ManTech transitions manufacturing technology which, when implemented, results in a cost reduction or cost avoidance. Platforms for investment are determined by total acquisition funding; stage in acquisition cycle; platform cost reduction goals; cost reduction potential for manufacturing; and other factors primarily associated with the ability of ManTech to deliver the technology when needed.

ManTech investments are currently focused on the following affordability initiatives:

  1. Virginia Class Submarine/Ohio Replacement Program: Now expanding focus to Block IV and reduction of total ownership cost goals. Includes acquisition cost savings, maintenance cost savings and reducing total time in dry-dock to improve operational availability. 
  2. DDG 51 Class Destroyer: Ramping up ManTech portfolio for DDG 51 restart and Flight 3 
  3. CVN 78 Class Carrier: Focusing on cost reduction through process improvements with stable design 
  4. F-35 Joint Strike Fighter: Working with Department of Defense ManTech and Air Force ManTech programs on a coordinated portfolio
  5. CH-53K Heavy Lift Helicopter: Recently added to the ManTech investment strategy as an affordability target for FY16 and out.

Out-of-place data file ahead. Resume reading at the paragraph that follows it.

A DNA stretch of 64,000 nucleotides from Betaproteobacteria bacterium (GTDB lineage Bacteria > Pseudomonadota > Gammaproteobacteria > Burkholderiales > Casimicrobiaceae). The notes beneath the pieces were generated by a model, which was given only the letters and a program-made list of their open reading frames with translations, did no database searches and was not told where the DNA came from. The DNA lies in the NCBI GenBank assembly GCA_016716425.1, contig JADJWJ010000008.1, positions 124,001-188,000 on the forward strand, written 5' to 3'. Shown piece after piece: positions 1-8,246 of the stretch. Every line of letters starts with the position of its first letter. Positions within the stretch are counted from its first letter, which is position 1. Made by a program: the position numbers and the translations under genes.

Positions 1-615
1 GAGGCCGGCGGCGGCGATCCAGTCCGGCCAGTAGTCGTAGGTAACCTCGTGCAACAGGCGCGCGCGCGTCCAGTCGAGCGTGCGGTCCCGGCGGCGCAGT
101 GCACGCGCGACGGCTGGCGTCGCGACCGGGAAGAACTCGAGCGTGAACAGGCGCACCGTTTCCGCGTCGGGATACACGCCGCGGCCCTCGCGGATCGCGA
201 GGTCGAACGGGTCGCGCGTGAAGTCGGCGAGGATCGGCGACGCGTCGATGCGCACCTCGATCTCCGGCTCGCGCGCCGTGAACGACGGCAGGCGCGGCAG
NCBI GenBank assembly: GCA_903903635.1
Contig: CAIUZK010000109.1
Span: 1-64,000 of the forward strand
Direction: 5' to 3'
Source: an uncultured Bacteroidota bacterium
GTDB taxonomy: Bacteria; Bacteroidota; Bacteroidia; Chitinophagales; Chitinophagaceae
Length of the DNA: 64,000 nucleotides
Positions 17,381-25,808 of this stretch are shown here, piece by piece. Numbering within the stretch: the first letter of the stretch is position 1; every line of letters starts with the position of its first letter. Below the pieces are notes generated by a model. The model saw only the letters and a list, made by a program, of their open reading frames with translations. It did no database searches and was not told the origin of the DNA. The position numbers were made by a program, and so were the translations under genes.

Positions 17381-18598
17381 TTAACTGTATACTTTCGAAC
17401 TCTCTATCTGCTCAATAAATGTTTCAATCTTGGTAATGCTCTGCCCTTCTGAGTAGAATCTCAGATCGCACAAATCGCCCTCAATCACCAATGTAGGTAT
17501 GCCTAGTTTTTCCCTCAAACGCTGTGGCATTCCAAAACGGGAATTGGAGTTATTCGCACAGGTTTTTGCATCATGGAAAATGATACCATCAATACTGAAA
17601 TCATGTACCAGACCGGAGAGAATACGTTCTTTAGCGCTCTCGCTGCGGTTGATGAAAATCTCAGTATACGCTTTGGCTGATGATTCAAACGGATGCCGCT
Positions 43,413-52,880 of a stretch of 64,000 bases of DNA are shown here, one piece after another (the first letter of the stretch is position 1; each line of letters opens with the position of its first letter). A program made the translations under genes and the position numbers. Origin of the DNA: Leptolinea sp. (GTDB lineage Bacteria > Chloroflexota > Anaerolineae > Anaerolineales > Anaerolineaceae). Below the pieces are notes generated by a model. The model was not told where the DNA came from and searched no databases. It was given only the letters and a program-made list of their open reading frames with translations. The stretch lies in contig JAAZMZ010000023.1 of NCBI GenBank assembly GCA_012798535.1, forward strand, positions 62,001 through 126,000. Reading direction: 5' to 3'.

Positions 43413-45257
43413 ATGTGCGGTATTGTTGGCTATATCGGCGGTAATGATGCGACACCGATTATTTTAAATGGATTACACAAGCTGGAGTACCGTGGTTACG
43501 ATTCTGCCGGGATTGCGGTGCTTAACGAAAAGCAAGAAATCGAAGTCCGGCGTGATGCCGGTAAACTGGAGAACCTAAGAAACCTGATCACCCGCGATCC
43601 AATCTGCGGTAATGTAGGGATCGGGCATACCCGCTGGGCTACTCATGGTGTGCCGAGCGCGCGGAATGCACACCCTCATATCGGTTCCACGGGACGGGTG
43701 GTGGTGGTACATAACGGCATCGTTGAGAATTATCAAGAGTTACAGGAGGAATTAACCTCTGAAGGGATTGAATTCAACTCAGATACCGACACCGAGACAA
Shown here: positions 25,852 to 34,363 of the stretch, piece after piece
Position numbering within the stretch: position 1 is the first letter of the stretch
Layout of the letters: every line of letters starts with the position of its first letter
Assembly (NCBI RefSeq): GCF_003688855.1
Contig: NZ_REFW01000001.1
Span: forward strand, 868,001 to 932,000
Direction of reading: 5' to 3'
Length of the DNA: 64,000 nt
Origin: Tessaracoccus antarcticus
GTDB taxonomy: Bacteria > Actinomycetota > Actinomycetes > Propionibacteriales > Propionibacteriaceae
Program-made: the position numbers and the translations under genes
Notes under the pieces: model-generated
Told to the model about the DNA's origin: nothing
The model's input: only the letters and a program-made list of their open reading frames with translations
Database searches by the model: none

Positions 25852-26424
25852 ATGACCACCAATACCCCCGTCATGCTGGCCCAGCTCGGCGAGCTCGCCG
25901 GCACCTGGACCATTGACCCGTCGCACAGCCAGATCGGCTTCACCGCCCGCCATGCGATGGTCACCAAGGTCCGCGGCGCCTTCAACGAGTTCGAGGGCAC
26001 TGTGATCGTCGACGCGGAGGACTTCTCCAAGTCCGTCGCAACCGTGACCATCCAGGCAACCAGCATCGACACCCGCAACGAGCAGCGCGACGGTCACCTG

Although different in focus, scope and size, the affordability initiatives function similarly. For each, ManTech has established an integrated project team, or IPT, with representatives from Navy ManTech, the platform program office and representative industry. The IPT meets regularly to coordinate and review the portfolio and ensure that projects are completed in time to meet the platform’s window of opportunity for implementation.

Individual Navy ManTech projects are developed in conjunction with industry and the acquisition program offices. With their expertise in specific manufacturing areas, the Navy ManTech Centers of Excellence play a key role in project definition and serve as the program's execution agents. Planning for transition prior to the initiative of projects is critical for the implementation of technology on the factory floor.

The critical elements that must be addressed before a task is proposed are:

  • TECHNOLOGICAL INNOVATION can significantly affect the U.S. defense posture through increased productivity. The application of state-of-the-art technologies is vital to the achievement of Navy-Marine Corps requirements. With the commitment to a modern streamlined naval service, the optimum use of advanced technology, investment capital, and labor become necessary in order to reduce production and overhaul costs.